vendredi 21 mars 2014
THE RATTENKRIEG -VIKTOR TABORI - OR BLACK ADDER GOES FORTH - FIRST WORLD WAR -RAT FRICASSÉ - POMOS A MARINAR NUMA POÇA...QUANTO TEMPO? ATÉ FICAR AFOGADO- E RAT BOULONNAISE IS THE SAME? NO THE RAT IS BIGGER - RAT AU VIN, SIR? IS A RAT RUN BY A VAN , C'EST CAUSALITY IN CASUALITY - IT'S CHAOS OR KAOS IN LIFE OR IN RAT'S -THE RATTENKRIEG
Ballard explores the interior landscape of isolated humans in a postmodern world transformed by science and technology.
He is recognized for his surrealistic science fiction, including detailed descriptions of geographical catastrophes and apocalyptic landscapes as well as his depictions of the transforming effects of science and technology upon human beings. His primary emphasis has been on inner space and the psychological processes of his characters. His distinctive science fiction has not only won him a loyal following but has influenced and helped shape the development of the genre. The Disaster Area (1967) contains Ballard's well-known story,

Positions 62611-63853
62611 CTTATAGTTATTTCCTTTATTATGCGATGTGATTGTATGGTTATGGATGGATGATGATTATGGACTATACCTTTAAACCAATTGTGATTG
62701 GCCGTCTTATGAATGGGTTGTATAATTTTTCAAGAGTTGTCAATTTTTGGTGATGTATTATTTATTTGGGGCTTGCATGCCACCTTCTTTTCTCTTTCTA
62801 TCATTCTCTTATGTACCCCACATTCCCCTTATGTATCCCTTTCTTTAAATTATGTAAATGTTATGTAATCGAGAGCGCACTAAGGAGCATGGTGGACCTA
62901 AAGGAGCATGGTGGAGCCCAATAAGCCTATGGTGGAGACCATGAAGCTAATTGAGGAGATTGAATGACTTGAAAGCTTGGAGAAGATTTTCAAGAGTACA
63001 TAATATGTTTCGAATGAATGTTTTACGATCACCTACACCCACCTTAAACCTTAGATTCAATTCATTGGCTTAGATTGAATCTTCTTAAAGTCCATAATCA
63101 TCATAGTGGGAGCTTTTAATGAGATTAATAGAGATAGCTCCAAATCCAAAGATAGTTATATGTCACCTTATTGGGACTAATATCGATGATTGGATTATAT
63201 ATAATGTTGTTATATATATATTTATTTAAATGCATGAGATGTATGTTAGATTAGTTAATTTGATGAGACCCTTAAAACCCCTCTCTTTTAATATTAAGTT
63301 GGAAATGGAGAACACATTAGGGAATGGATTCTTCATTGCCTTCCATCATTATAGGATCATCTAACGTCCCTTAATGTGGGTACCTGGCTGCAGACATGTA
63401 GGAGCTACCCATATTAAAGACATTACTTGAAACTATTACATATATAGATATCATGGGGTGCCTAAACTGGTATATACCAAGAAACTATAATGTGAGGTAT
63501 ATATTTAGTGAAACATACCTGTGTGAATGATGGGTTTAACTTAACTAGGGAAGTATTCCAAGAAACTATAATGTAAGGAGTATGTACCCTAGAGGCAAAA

“The Subliminal Man,” in which alienated citizens of a futuristic metropolis, psychologically enslaved to a system of subliminal advertising, may escape only through catatonia and regression. The title story from the collection The Overloaded Man (1967) illustrates the moral dangers of solipsism in its narrative about a bourgeois intellectual who destroys the earth by fantasizing the landscape outside his window into meaningless cubist designs. In The Voices of Time and Other Stories (1962), Ballard establishes his major, recurring theme of entropy. His theory, derived from the second law of thermodynamics, implies the temporal nature of the universe in its assertion that all matter must eventually degrade from order and energy to a state of chaos and inertia. In the title story of The Terminal Beach and Other Stories (1964), an obsessed ex-bomber pilot wanders an abandoned nuclear testing site in search of a “zone of non-time” where he may speak with the dead of past and future wars and where ontological beliefs are negated by the ultimate reality of the bomb. The Impossible Man and Other Stories (1966), contains “The Drowned Giant,” in which a giant's body is inexplicably washed ashore near a city. The story recalls both Jonathan Swift's Gulliver's Travels and Franz Kafka's The Metamorphosis in its epigrammatic narrative, which describes the citizenry's initial fear, gradual acceptance, and ultimate denial of the fact of the giant's existence once it has been removed. In The Atrocity Exhibition (1970), Ballard describes society's modern immunity to sensational subject matter as “the death of affect,” and in such stories as “Plan for the Assassination of Jacqueline Kennedy” and “Why I Want to Fuck Ronald Reagan,” Ballard examines America's perverse attraction toward and hatred for public and political figures. This work is concerned with the dehumanizing, violent, perversely erotic elements that Ballard sees as intrinsic to the technologies of the late twentieth century. One of the stories from this collection led to the novel Crash (1973). Following its appearance in England, The Atrocity Exhibition attracted controversy due to its presumed pornographic treatment of public figures and immoral subject matter. Despite the support of several prominent critics, the work did not appear in the United States for nearly two years, and The Atrocity Exhibition is noted as one of Ballard's most disputatious works to date. Low-Flying Aircraft and Other Stories (1976), contains Ballard's acclaimed novella, The Ultimate City, which features a protagonist who rejects the inefficiency of his simple agrarian society and leads his community in restoring technology to a late-twentieth century ghost town. As the city's population grows, however, so do such accompanying problems as pollution, crime, and violence. War Fever (1990), Ballard's most recent volume of new stories, is stylistically diverse. Much of Ballard's short fiction examines the landscapes of technology and the communications industry—illuminating the many paradoxes and underlying debasements of modern life.